You’ve probably heard of the term “cheat day” before, and maybe even engaged in one (or several) yourself. A “cheat day” is essentially a break from your “healthy eating diet plan” where you have “permission” to eat whatever you’d like in whatever quantities you’d like. Many people who partake in diet plans involving restriction of certain food groups find this especially enticing, as intense nutrition regimens can be difficult to adhere to for long periods of time, and “cheating” gives them an excuse to satisfy their raging cravings.
As a fitness and nutrition professional, I cringe whenever I hear the words “cheat day”. Not because of the food that people are eating - believe me, I love a good donut or loaded cheese fries - but because it is a term prevalent within diet culture that encourages the perspective that certain foods are “good” and certain foods are “bad”. Labeling food in this manner often creates a moral association to our food choices, which can further support unhealthy and toxic behaviors relating to food and our bodies.
The Problem With An "All-Or-Nothing" Approach To Eating
Many diet plans involve non-negotiable restriction of certain foods or food groups, most often processed sugar or carbs. These “diet rules” lead people to subconsciously label restricted food items as “bad”, and allowed food items as “good”. Categorizing food in this way suggests that there is moral value rooted in the food choices that we make, and that we are also “good” or “bad” depending on what we eat. This can encourage feelings of guilt, shame and self-loathing following the consumption of “bad” foods. Additionally, these negative feelings often encourage one to continue to overindulge or binge eat due to one “bad” food choice, claiming that they “already messed up” and that they will be “good” tomorrow. As you fall deeper and deeper down the rabbit hole of diet culture, this vicious cycle begins to repeat itself.
Strict diet → Categorization of food → Eat “bad” food item → Feelings of guilt → Binge eat → More feelings of guilt → Strict diet → Repeat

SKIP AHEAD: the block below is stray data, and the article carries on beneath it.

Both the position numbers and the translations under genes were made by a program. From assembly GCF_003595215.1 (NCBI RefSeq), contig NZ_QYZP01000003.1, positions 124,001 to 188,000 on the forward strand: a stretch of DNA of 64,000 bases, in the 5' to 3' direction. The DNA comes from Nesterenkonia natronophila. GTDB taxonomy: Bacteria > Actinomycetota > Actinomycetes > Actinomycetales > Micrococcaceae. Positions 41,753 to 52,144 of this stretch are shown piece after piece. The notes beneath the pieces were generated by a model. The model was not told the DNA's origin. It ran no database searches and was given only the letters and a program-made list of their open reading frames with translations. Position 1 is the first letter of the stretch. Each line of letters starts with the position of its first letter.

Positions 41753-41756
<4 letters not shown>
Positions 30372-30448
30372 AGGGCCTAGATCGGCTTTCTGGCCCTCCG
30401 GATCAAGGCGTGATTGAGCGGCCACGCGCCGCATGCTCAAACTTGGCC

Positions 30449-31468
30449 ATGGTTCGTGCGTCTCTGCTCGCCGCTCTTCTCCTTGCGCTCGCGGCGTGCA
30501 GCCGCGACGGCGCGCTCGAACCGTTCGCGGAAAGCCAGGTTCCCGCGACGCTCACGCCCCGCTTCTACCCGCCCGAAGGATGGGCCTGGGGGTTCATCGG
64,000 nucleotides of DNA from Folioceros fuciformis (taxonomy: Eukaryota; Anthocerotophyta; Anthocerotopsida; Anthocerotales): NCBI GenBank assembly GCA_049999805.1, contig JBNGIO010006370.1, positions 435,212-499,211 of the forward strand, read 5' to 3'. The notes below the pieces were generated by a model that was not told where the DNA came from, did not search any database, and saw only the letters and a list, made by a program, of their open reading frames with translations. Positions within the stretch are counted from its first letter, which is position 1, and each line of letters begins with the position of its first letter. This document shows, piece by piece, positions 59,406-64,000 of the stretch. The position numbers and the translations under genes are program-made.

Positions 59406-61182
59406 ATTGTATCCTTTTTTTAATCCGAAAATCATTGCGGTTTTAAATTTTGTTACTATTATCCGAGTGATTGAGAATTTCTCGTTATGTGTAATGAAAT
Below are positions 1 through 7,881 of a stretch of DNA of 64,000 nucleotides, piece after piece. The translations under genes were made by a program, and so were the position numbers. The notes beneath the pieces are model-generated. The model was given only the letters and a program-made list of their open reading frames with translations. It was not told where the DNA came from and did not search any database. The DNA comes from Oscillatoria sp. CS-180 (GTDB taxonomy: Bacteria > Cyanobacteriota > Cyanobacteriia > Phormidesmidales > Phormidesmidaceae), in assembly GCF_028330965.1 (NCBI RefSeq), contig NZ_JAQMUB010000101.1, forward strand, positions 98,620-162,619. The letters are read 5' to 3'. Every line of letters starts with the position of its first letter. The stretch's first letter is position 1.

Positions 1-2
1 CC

Does this order of events sound familiar? Have you, or someone you know, fallen into this pattern before? It is easy to get caught up in diet culture and the “all-or-nothing” mindset that it promotes. The media tells us that “this is the only way” to be healthy, but that is the complete opposite of the truth.
How “Cheat Days” Impact The “Binge-Restrict” Cycle
As described above, “cheat days” are essentially a “bargain deal” with your healthy eating plan, allowing you “permission” to eat outside of your diet rules for a certain period of time. Initially, it sounds like a great plan to incorporate balance into your strict diet approach, but it is a set-up for disordered eating and a toxic relationship with food.
I previously discussed how restrictive diets and diet culture tend to promote an “all-or-nothing” mindset as it relates to food, as well as support the idea that morality is strongly associated with our food choices. 'Cheat days’' add fuel to the fire by creating a further divide as to what is deemed acceptable, and what is deemed unacceptable. Either you are being “good” and eating according to your diet rules, or you are “cheating” and being “bad”; there is no in between.
When you “cheat”, you feel a moral responsibility to be “good” the next day, which, in diet-terms, typically means restricting your intake and avoiding all foods that are not allowed. Although you were justified to eat poorly (again, because it was your ‘cheat day’), you still feel a fair amount of guilt for disobeying your “diet rules”. You promise yourself that you will not, under any circumstances, eat any “bad” food until you have redeemed yourself and deserve a “cheat day”. However, this psychological deprivation works in opposition, as it now heightens your desire for “bad” food, making it nearly unbearable to control the next time you are given the opportunity to “cheat”. This leads to more exacerbated overeating, which leads to more exacerbated guilt and diet restrictions to follow.
Why An All-Inclusive Eating Approach Trumps Strict Dieting and Cheat Days
An all-inclusive eating approach places all food on the same pedestal. All food is viewed as equal, as it is all allowed within the diet to some degree. Yes, certain foods naturally contain more nutrients than others, but nothing is viewed as “off limits” or “bad”.